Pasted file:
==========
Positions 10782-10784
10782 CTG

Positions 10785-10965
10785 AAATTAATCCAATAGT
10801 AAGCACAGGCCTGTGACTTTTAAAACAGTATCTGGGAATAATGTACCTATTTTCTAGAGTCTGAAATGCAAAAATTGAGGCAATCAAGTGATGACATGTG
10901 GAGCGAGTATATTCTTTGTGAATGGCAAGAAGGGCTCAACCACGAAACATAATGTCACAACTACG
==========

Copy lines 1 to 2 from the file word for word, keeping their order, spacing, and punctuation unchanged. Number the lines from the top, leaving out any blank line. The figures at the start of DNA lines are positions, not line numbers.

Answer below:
Positions 10782-10784
10782 CTG